Those making gang policy in the city of Los Angeles (and elsewhere, for that matter) would do well to tune their radios to FM 100.3—midnight to 2 am every Sunday night, effective immediately. That’s the time slot in which the Bo Taylor Show now streams over LA’s airwaves once each week. The show is part back fence gossip, part therapy group, part storytelling down at the local bar. Except that many of those doing the talking on Taylor’s show are either locked up or heavily armed.
Or have been in the past, anyway.
The show has been on the air only since February 4, but word of its existence appears to have spread quickly to an unusual mix of listeners. People call in from California state prisons as well as from their cars as they drive around South or East LA in the wee hours. Both active and reformed gang members call. USC head football coach, Pete Carroll, called earlier this month. So did civil rights lawyer/LA gang report maven, Connie Rice. On the show this past Sunday, one guy who knew Taylor from back in his street days, called from South Africa.
People who’ve lost family members to gang violence also call. “This is Sidney,” says a woman, her diction soft and cultured. “I am having problems forgiving a young man who’s incarcerated,” she says—then her voice quavers. “In 2004, he shot and killed my niece….”
When she begins to cry, Taylor tells her that his own mother-in-law was murdered some time back.
“I have lot of mixed emotions, a lot of things I’ve wished on that person,” he says, his tone now low and confiding “A lot of people cry out like you’re crying out, and a lot of people’s voices go unheard. That’s why we need to talk to each other…”
Taylor is new to radio, and the show’s occasional tech glitches show it. But, his dark honey voice with its rock quarry edge is well suited to the medium. And, in truth, the show’s less-than-slick nature adds to its appeal. This is can’t-tear-your-ears-away documentary theater. It’s also great unfiltered radio of the ilk that used to be around twenty years ago, but that preprogrammed homogenization, and/or AM talk show screaming has all but wiped away..
Most important of all, the show is an unusual but promising new strategy in advancing community dialogue across the city. For Taylor to be on air, required the blessing of Radio One mogul-esse Cathy Hughes, plus her ex-husband, Dewey Hughes, who nominally produces this show. But Dewey Hughes especially is enthusiastic. He tells Taylor he believes the show could be important.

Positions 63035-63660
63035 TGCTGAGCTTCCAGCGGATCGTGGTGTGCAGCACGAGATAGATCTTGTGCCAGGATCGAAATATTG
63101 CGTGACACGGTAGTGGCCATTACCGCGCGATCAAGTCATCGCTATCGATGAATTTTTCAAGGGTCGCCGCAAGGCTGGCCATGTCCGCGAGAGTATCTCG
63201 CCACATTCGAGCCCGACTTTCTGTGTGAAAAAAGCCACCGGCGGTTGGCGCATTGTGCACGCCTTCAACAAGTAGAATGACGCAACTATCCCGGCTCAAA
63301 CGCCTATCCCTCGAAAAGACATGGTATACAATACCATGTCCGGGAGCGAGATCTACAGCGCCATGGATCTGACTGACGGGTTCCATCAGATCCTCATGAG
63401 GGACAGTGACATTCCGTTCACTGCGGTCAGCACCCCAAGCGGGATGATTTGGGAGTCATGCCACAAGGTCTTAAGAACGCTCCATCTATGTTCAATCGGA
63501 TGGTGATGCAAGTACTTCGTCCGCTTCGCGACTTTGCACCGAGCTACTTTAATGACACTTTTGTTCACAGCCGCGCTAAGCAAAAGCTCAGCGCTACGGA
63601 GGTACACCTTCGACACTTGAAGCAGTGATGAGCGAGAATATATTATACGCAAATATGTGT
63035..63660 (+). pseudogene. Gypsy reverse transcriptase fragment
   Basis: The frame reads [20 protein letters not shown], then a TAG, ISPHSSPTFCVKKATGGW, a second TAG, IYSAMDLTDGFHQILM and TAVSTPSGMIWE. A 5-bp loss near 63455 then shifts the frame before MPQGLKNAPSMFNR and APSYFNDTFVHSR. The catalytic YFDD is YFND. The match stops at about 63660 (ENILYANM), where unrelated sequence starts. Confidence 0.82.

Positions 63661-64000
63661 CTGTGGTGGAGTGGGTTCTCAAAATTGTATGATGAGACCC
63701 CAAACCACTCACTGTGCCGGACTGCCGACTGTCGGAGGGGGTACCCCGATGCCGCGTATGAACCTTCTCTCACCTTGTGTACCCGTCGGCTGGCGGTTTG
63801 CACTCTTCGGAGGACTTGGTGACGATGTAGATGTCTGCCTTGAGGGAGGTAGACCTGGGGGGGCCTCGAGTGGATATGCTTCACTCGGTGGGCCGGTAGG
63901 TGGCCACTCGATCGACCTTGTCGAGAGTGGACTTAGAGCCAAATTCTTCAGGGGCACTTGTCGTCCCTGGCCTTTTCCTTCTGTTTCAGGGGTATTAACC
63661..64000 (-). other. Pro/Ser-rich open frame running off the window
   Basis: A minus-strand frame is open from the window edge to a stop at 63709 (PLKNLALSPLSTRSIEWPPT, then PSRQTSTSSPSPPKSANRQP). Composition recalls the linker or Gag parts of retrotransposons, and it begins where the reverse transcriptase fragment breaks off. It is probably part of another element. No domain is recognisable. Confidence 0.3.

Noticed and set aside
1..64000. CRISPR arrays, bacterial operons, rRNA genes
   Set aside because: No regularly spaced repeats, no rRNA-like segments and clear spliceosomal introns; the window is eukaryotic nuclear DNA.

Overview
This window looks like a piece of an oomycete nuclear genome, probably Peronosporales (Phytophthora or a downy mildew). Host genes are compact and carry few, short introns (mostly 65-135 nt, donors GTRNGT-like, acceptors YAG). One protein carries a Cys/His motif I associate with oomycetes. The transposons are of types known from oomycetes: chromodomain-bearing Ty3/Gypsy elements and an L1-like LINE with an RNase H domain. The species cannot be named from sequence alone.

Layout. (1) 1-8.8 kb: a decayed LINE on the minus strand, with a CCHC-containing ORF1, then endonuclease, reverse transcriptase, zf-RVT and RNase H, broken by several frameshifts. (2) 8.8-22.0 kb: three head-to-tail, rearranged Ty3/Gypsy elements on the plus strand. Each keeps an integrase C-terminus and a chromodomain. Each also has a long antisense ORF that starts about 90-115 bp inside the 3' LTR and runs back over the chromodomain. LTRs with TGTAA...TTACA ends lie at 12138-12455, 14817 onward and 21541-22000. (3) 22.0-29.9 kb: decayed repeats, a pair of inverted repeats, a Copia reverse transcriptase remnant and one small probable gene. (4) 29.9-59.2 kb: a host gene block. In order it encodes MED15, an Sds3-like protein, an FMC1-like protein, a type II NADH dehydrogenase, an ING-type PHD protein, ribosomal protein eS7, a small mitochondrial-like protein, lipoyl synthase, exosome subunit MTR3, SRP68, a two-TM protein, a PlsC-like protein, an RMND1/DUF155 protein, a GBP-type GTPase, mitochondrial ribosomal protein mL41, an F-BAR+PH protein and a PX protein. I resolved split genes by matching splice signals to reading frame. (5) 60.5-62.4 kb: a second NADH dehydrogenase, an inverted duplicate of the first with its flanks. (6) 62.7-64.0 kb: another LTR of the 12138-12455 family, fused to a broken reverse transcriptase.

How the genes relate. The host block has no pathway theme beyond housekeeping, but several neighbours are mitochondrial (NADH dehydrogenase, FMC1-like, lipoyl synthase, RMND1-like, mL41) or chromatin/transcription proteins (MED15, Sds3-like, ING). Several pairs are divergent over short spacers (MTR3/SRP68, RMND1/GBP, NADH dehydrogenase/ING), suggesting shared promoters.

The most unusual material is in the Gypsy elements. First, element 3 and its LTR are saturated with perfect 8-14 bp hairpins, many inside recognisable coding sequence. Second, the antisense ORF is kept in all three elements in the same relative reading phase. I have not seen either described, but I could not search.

A key factor in making the radio show work is the fact that, in his daytime hours Taylor, 42, is one of the handful of South LA gang intervention specialists who really matter. Law enforcement trusts him (as much as they trust anybody). On the street, his credibility is unassailable. A former Crip gangster himself, Taylor formed Unity One in 1992, right after the Rodney King riots. Since then he’s been involved in various intervention and prevention strategies such as working with ex-football star, Jim Brown, to bring life-skills courses into the LA County jails. Mostly Unity One reaches out, using any available method, to the young homeboys of Los Angeles who are still wreaking so much havoc. “If you feel hopeless and that nobody really cares, you know, it’s easy to find comfort in the gangs,” says Taylor.
Although the shows are loosely structured, Taylor tries to introduce at least one controversial topic each week. For instance, one past show deals with LAPD’s Most Dangerous Gangs list. And this past Sunday Taylor brought up gang injunctions. But, unlike most AM or FM talk jocks, Taylor resists saying what he thinks but instead urges callers to phone in their own opinions.
“People don’t get to talk on most radio shows,” says Taylor. “Even when they call in, they’re mostly told what to think by the host. All I’m doing,” he says, “is sharing the microphone with people who usually don’t get a chance to have a voice.”
And so they call. They call in drunk. They call in high. They call in crying. The callers are sometimes rambling and irrational, often informative, frequently quite wise. Mostly they just want to be heard.
“Hello? This is Jesse.”
“What’s on your mind, man.
“Well, I’ve been in and out of juvenile hall all my life, you know, since I was nine-years-old. At the age of eighteen I went to prison. I did 13 years and I just got out in 2004. But I saw the light, and I don’t mean in a religious sense.” He says he’s done well since his release, got a job, went back to school, and now counsels young gang members in a drug and alcohol program. “But the thing is, I was able to make that change, because I never gave up on myself. I never gave up…. We can’t give up on ourselves. That’s the main thing. You got to be focused.”
Another caller complains about the rules of his parole. “My parole officer is on my ass to move.” he says. “But how’m I supposed to move out of the neighborhood, man? My pops lives there in the neighborhood where I’m not supposed to be,” he says. “I don’t have no place else to go. So I keep getting violations because I walk down that street in front a’ my house.”
After the parolee, an older woman with a slurred and cracking voice calls. “I only wanted to say, my life is worth something,” she says.
On each show, inevitably somebody brings up the racial tension that plagues certain parts of the city. Yet the most constant theme is the idea of reaching across boundaries,— ethnic, racial, socioeconomic, geographic, in prison and out— to have some kind of conversation.
“We need to think about where we’re at and where we’re going,” says Taylor as the most recent show closes. “Because all of us have a part in this. Okay? Ev-erybody. And we need to keep talkin’.
Amen to that.